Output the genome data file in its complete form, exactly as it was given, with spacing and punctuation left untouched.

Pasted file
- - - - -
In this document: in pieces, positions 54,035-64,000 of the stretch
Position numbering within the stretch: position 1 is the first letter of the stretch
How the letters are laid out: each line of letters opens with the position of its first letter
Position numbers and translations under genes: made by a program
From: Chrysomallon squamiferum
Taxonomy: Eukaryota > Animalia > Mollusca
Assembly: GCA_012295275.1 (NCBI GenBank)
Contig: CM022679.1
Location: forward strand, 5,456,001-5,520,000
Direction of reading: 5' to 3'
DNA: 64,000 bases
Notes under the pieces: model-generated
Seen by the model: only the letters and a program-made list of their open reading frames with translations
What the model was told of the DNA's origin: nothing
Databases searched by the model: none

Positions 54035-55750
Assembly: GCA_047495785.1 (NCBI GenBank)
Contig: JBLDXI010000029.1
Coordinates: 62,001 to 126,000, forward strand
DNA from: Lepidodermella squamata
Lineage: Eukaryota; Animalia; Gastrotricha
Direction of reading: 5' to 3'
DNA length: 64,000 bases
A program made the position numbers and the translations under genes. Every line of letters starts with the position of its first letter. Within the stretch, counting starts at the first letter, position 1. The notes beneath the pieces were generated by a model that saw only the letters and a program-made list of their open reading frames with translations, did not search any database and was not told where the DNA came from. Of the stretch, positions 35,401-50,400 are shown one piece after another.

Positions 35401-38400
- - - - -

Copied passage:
In this document: in pieces, positions 54,035-64,000 of the stretch
Position numbering within the stretch: position 1 is the first letter of the stretch
How the letters are laid out: each line of letters opens with the position of its first letter
Position numbers and translations under genes: made by a program
From: Chrysomallon squamiferum
Taxonomy: Eukaryota > Animalia > Mollusca
Assembly: GCA_012295275.1 (NCBI GenBank)
Contig: CM022679.1
Location: forward strand, 5,456,001-5,520,000
Direction of reading: 5' to 3'
DNA: 64,000 bases
Notes under the pieces: model-generated
Seen by the model: only the letters and a program-made list of their open reading frames with translations
What the model was told of the DNA's origin: nothing
Databases searched by the model: none

Positions 54035-55750
Assembly: GCA_047495785.1 (NCBI GenBank)
Contig: JBLDXI010000029.1
Coordinates: 62,001 to 126,000, forward strand
DNA from: Lepidodermella squamata
Lineage: Eukaryota; Animalia; Gastrotricha
Direction of reading: 5' to 3'
DNA length: 64,000 bases
A program made the position numbers and the translations under genes. Every line of letters starts with the position of its first letter. Within the stretch, counting starts at the first letter, position 1. The notes beneath the pieces were generated by a model that saw only the letters and a program-made list of their open reading frames with translations, did not search any database and was not told where the DNA came from. Of the stretch, positions 35,401-50,400 are shown one piece after another.

Positions 35401-38400